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Bulleid Pacifics - Past or Present

Discussion in 'Steam Traction' started by 34007, May 13, 2008.

  1. Dan Hill

    Dan Hill Well-Known Member

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    I think its 34028. I think they are doing the overhaul there.

    On the subject of Bulleid's. What was the situation with 35027 in the 90's/00's? I think the loco was withdrawn in about 1995 at the Bluebell but when she moved to Swanage in about 2000 she was allowed to steam again. Was the boiler in good enough condition that steaming's were still allowed (I think she ran about 3 years at Swanage before being withdrawn again and sold to Jeremy Hosking along with 35022)?
     
  2. johnofwessex

    johnofwessex Well-Known Member

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    How do the Bulleids compare with the other Pacifics in terms of their performance? They were certainly managing high speeds in the 60's
     
  3. Bulleid Pacific

    Bulleid Pacific Part of the furniture

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    Usual caveats of driver proficiency, atmospheric conditions, route and fuel quality apply. Haven't got details to hand in the pub, but I recall that on paper, they were less potent than a Duchess and one one or two of the LNER pacifics. In practice, they seemed to do quite well; in good hands, they were reasonable hill climbers, were quite fleet of foot, and kept producing steam. Will look in Bradley's book in due course.
     
  4. Jamessquared

    Jamessquared Resident of Nat Pres

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    Bradley has a real downer about the original Bulleid pacifics. I've got (and read) all his volumes covering the LSWR, LCDR, SER, SECR, LBSCR, SR, S&DJR and IoW companies, and in the main he is pretty dispassionate - even about complete turkeys like the Drummond double singles and the earlier Drummond 4 cylinder 4-6-0s. Yet in the case of the original Bulleids, he seems to let his guard drop and becomes very subjective in his view. Of course, there is evidence if you look about their deficiencies, endlessly debated since, but it is notable to my eyes that Bradley loses his objectivity when discussing them.

    Interestingly, he did really like the rebuilds. Indeed, in his view, they "were the finest express locomotives to work in the country. Just as the BR Class 9 2-10-0's stood head and shoulders above all other freight classes, so did the rebuilds in the ranks of pacifics." The only class he saw running them close were the A4s (a view for which he goes on to provide a justification). Make of that what you will!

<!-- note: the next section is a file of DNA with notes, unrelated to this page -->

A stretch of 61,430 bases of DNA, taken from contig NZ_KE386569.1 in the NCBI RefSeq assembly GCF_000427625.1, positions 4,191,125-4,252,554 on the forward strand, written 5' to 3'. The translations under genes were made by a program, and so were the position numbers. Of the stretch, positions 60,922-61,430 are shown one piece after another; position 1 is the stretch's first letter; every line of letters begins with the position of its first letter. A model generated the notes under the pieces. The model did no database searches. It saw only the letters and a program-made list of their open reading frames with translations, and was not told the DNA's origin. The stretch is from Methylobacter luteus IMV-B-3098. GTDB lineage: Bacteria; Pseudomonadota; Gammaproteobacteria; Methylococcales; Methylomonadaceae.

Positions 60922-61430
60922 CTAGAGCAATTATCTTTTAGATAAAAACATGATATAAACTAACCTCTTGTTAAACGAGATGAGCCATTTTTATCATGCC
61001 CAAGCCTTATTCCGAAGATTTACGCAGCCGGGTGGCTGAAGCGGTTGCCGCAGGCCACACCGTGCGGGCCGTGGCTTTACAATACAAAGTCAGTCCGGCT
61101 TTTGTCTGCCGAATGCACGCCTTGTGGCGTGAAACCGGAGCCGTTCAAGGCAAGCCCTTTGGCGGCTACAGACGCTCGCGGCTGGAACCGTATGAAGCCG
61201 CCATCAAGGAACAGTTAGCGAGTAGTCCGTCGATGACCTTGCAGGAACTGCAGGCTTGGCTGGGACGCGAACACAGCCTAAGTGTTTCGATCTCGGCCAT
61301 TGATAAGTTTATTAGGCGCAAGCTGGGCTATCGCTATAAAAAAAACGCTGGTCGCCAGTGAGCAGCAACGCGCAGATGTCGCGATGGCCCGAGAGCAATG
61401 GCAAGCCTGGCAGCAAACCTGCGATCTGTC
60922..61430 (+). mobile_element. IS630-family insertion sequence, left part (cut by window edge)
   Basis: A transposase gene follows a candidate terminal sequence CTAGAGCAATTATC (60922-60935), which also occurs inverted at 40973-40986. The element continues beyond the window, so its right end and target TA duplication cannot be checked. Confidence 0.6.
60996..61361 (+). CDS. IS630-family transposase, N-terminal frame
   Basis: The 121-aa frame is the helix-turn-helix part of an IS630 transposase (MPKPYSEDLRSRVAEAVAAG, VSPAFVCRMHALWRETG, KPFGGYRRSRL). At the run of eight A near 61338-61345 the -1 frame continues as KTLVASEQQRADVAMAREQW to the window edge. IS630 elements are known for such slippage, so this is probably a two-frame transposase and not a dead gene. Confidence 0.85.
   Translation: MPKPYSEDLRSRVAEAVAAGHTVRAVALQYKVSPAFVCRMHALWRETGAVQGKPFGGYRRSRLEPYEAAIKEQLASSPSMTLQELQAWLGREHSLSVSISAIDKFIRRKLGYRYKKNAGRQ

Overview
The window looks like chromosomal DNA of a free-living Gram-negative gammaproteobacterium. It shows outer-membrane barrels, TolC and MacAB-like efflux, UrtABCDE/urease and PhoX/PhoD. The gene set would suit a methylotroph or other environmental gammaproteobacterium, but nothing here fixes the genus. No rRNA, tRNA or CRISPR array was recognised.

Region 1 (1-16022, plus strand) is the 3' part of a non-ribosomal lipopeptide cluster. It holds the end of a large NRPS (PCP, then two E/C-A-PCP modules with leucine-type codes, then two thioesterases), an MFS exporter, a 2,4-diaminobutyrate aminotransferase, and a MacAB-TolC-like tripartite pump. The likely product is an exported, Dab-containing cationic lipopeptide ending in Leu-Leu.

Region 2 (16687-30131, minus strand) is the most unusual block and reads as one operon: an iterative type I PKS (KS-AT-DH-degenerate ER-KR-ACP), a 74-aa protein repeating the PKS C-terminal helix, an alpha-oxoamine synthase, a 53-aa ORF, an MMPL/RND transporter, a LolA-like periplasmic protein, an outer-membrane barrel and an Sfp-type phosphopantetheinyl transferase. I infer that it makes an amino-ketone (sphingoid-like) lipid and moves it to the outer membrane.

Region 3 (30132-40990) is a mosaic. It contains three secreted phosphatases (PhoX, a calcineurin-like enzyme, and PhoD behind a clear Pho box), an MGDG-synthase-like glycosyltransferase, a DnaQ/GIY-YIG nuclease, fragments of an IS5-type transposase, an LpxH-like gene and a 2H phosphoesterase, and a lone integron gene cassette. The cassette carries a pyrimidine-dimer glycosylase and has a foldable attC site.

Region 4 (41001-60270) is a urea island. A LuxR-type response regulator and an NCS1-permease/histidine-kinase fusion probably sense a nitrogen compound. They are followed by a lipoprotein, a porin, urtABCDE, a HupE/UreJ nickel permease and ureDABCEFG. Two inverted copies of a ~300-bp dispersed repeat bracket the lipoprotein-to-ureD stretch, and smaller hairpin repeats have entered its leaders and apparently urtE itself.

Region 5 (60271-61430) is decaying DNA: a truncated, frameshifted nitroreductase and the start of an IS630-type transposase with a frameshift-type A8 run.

Tom
     
  5. 8126

    8126 Member

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    There's perhaps a more balanced view of the relative virtues in D.W. Winkworth's book on the classes, although as with many other subjects, generally when somebody says a piece on the relative merits of the original and rebuilt Bulleids is "balanced" they actually mean: "It accords with my views." I prefer the rebuilds, but where the subjective bias ends and rational technical justification begins is anyone's guess.

    Winkworth rates the originals and the rebuilds as much of a muchness, although he marks the rebuilt West Countries down for the loss of route availability. The interesting bit is in the discussion of in-service performance. A run by 35012 (rebuilt) is cited as evidence that the MNs were one of the few classes in the country to exceed 3000 ihp* (the other recorded instances being apparently being a Duchess, some A4's and an A1). So for power the MNs were right up there with the best of the other regions. The best performance for a WC is cited as 2410 ihp by 34044 (rebuilt). Earlier on, in the 1948 exchanges the Bulleids were responsible for fourteen out of twenty-two recorded instances of over 1700 edhp, and eight of the nine highest. Their well-known high fuel consumption on these trials may possibly be slightly linked. I'd guess if you were to apply the ihp fudge factors to the best WC performance in the exchanges (2010 edhp) you'd get over the 2410 ihp cited for 34044.

    As others have commented, on paper the Bulleids are less potent than their near-equivalents, especially when it comes to tractive effort. However, at 70mph (the starting speed for 35012's feat) starting tractive effort doesn't matter so much. Maybe the MN wouldn't be notched up so far as a Duchess for equivalent performance, but with those excellent boilers the steam would be there to do the work as long as the fireman could match its demand for coal, even if it wasn't being used quite as efficiently. I'd also argue that for all the issues concerning reliability, the basic mechanicals were quite robust; a crew wouldn't be afraid of working a Bulleid hard, even before the crank axles were sorted out.


    * I have my doubts about ihp estimates; the whole point of ihp is you actually use an indicator to characterise what's going on in the cylinders and frankly if it doesn't turn up at the drawbar a big ihp figure still does nobody any good. In this case it's what I have available. Occasionally I suspect people like citing them because the numbers are bigger.
     
  6. nickt

    nickt Member

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    It is 34028. Tyseley is doing the bottom end overhaul, i.e. axle boxes, etc. They did the same job for 80104 in 2016. Rolling chassis is expected back in Herston in July. The boiler is being repaired at Buckfastleigh. Everything else is being done at Herston.
     

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